Dan Pashman: Richard gets to work. He knows that at the plant, there are often leftover tubs of unseasoned cheetos that get thrown out. So he brings home a garbage bag full of naked cheetos, and sets up a food lab in his kitchen. The whole family gets into it. They start with a salsa that Richard’s wife makes at home, and they begin tweaking the ingredients and proportions. They create a makeshift tumbler using a plastic bag meant for roasting a turkey, and they keep fine tuning the recipe. They figure out that spraying the cheetos with oil first helps the seasonings stay on the chip. Richard even comes up with a name, Flamin’ Hot Cheetos.
Dan Pashman: He thinks he has a great idea and he believes the CEO’s words, that he should act like an owner. Here’s Richard giving another speech in 2014, at the Latino Leaders Network:
CLIP (RICHARD MONTAÑEZ): So I did what any typical Latino janitor would do, is I called up the CEO.
Dan Pashman: He pitches his idea for a spicy cheeto to CEO Roger Enrico.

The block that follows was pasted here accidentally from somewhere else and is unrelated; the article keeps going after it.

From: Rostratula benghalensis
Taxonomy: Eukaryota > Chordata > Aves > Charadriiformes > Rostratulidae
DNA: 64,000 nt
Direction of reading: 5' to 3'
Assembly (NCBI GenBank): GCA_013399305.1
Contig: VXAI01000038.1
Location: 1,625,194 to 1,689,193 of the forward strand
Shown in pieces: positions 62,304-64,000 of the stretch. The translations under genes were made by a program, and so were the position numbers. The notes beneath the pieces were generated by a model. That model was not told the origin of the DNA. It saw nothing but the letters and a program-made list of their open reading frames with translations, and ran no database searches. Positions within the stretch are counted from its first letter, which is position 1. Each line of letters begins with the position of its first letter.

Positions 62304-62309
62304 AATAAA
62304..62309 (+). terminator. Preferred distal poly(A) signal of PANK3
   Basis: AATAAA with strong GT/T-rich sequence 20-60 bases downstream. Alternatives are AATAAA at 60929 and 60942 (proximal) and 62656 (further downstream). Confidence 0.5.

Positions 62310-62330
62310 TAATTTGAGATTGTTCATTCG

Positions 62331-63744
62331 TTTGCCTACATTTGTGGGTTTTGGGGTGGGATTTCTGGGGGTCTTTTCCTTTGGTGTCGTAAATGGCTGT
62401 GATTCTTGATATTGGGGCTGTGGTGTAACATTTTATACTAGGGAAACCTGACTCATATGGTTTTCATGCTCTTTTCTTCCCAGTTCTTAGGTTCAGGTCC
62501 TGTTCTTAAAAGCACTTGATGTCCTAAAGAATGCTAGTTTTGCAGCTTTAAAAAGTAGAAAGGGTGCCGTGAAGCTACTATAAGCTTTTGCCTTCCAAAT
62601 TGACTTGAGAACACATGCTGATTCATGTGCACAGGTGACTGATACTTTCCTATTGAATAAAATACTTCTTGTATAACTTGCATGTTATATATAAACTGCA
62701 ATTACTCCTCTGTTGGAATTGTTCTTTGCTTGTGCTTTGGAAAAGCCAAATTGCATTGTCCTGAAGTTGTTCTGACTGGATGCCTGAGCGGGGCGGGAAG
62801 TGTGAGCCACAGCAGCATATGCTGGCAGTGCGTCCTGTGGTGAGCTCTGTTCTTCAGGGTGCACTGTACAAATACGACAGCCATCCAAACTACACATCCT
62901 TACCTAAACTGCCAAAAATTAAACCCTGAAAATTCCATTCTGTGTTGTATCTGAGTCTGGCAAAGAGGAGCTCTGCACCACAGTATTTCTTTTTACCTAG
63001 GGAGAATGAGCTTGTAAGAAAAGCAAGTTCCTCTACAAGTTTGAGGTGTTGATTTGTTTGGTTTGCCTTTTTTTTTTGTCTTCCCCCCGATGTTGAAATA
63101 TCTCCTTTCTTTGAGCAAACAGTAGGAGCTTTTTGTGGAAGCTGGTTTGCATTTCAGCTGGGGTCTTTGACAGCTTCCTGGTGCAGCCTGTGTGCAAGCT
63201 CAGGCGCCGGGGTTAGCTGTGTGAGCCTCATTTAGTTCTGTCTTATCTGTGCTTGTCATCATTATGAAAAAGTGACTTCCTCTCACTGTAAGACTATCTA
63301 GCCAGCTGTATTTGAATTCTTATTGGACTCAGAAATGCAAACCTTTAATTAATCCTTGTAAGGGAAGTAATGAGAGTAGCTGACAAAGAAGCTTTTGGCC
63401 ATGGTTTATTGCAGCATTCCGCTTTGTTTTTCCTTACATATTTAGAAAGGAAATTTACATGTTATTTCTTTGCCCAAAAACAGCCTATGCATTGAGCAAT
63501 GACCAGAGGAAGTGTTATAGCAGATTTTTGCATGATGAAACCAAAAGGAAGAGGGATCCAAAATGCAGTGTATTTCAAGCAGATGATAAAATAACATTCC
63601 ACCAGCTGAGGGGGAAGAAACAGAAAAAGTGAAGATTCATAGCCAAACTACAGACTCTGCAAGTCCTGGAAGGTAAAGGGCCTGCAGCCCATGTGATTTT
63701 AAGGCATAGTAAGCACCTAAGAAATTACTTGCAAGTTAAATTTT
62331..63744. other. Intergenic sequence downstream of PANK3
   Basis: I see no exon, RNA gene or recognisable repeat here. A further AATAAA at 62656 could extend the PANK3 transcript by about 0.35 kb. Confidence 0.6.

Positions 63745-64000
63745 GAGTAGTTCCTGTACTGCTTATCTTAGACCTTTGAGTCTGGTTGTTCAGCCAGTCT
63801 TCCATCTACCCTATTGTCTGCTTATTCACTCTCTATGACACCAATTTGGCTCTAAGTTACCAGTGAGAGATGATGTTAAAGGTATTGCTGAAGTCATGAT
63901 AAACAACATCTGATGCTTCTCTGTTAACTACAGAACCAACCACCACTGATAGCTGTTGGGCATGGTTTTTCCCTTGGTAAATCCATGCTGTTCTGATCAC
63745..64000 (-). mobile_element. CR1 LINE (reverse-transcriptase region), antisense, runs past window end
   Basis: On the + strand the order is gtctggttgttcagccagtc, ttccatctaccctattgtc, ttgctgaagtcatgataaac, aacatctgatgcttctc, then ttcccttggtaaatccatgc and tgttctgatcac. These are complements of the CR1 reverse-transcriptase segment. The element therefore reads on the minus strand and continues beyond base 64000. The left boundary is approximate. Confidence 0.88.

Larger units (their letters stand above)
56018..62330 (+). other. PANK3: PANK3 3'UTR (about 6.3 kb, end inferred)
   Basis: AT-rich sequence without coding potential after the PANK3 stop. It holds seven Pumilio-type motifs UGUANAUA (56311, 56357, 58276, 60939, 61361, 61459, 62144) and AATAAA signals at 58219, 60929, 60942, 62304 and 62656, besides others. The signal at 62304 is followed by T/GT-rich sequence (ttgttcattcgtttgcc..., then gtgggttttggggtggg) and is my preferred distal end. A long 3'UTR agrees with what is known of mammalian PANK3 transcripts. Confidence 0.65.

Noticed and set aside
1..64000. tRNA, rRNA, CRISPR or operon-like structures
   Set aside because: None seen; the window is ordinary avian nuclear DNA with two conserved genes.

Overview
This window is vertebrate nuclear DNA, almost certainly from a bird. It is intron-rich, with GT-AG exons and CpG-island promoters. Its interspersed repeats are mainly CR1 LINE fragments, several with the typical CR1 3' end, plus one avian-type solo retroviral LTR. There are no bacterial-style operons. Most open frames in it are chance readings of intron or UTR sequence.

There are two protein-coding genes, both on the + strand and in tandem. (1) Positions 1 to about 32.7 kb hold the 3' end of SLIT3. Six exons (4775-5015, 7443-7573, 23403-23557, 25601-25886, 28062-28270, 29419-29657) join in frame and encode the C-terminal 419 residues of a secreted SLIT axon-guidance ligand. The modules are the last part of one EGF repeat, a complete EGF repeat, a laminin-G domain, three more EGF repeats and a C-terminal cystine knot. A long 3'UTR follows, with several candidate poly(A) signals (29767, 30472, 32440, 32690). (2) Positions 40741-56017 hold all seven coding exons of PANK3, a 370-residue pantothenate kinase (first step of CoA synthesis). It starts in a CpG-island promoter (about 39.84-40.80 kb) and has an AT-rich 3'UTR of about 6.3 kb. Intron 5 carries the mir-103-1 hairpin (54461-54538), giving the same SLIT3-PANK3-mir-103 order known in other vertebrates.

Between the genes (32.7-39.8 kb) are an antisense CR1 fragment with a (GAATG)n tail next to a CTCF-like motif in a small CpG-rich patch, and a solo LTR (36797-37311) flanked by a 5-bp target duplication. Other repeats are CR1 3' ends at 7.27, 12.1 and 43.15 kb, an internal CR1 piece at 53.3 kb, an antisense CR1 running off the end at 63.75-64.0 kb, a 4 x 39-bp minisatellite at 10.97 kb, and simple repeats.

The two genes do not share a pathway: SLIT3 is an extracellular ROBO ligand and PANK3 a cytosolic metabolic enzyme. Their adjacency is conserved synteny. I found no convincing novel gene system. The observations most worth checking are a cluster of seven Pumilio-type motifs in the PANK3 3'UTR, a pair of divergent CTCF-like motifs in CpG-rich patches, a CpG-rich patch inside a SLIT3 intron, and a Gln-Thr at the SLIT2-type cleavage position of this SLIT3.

CLIP (RICHARD MONTAÑEZ): And this is what he said, "I’ll be in Cucamonga in two weeks, Richard."
Dan Pashman: That means Richard will have his chance to give an official pitch for this new snack. The day comes, and as Richard tells it, the board room is filled with high level executives, product developers, and lots of plant workers. Over 100 people are there, including the CEO. Richard's worked at the plant for years, but he’s never given this kind of presentation. He’s nervous. But he gets up in front of the group and tells the story of going to the grocery store, seeing the Mexican spices, of eating elote, and getting his inspiration. He even pulls out an elote from under the podium and takes a bite. Everyone’s laughing, and they seem excited about this new product. At the end, one of the senior execs asks, "How much market share are we talking about?". Richard doesn’t know what to say, he freezes up. But then, a vision comes to him.
CLIP (RICHARD MONTAÑEZ): You know when you go to the store at the supermarket? Well, they’re called gondolas, where you see all the chips?
Dan Pashman: Richard opens his arms wide, like he’s reaching around all the chip racks, the gondolas. And he says...
CLIP (RICHARD MONTAÑEZ): That much market share.